Wellington offers an array of theatre, music, dance, fine arts and galleries and museums. It is also home to one of the nation’s key attractions, the Museum of New Zealand Te Papa Tongarewa.

The city promotes itself as "Absolutely Positively Wellington". Its motto Suprema a situ claims site supremacy, with some justification. Wellington was named as the fourth best city in the world to visit in 2011 by "Lonely Planet Best in Travel 2011".


Because it is the capital city, the New Zealand Parliament and the head offices of many Government departments and large businesses occupy central Wellington. This is especially true in the areas closest to Parliament Buildings - the northern end of The Terrace and Lambton Quay areas and the Thorndon commercial area.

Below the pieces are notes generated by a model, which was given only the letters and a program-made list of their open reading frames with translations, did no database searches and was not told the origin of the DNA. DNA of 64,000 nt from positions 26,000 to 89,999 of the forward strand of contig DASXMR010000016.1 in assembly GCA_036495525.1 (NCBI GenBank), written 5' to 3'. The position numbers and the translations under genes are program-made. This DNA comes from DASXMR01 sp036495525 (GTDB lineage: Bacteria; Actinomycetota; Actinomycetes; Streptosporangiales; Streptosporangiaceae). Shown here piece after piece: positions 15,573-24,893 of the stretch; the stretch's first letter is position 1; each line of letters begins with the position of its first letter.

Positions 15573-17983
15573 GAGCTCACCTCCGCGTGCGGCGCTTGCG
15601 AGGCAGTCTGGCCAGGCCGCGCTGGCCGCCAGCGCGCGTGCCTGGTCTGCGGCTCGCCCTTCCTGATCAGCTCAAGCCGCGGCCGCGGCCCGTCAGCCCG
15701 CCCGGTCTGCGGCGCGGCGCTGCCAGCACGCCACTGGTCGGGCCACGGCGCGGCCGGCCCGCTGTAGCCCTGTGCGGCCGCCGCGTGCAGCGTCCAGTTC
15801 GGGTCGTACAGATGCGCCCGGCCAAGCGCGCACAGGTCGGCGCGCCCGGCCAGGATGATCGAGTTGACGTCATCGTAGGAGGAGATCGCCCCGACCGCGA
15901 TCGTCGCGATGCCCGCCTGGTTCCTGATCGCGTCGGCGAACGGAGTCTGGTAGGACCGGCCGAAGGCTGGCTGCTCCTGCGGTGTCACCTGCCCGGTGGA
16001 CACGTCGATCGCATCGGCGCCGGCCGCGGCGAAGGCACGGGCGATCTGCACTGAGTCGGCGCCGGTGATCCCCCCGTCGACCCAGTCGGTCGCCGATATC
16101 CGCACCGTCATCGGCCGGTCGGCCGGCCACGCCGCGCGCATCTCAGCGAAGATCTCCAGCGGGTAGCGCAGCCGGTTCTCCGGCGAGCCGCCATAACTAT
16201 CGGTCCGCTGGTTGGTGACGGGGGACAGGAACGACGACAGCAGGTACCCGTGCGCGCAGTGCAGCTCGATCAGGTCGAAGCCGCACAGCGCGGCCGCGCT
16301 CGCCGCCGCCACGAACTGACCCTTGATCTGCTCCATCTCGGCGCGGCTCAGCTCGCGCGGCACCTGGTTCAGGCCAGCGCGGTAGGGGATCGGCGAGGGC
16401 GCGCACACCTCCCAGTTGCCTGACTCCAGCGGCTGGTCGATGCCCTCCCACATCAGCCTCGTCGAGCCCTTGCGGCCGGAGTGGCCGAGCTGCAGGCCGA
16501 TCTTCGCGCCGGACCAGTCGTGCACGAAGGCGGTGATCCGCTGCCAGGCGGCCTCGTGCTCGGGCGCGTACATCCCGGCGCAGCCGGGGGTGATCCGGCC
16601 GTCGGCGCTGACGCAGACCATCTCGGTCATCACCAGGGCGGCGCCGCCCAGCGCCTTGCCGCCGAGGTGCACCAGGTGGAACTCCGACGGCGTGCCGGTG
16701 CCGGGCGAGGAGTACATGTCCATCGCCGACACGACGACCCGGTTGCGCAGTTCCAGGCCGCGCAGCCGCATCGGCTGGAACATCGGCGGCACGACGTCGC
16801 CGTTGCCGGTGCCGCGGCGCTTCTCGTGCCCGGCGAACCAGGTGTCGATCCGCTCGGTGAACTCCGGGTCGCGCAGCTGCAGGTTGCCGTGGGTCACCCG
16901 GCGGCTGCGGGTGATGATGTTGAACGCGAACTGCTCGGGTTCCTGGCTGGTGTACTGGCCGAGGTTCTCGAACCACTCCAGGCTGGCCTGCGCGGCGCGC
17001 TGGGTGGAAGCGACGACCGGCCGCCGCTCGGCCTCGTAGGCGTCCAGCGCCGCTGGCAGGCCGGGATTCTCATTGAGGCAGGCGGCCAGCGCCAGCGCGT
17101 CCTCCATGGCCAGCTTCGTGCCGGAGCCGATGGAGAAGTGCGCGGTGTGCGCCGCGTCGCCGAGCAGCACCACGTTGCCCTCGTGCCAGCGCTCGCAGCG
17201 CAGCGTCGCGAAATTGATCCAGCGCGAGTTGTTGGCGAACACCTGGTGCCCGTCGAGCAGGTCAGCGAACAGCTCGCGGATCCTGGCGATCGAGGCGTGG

Much of the central city is built on land that was raised up after a major earthquake in 1855. More land has been reclaimed since then. The shoreline as it was in 1840 is marked by plaques in the footpaths on Lambton Quay (hence the street name). There are several "quays" which are now nowhere near the harbour. The harbour's former name was 'Port Nicholson' and the smaller bay surrounded by the city is called 'Wellington' or 'Lambton Harbour'.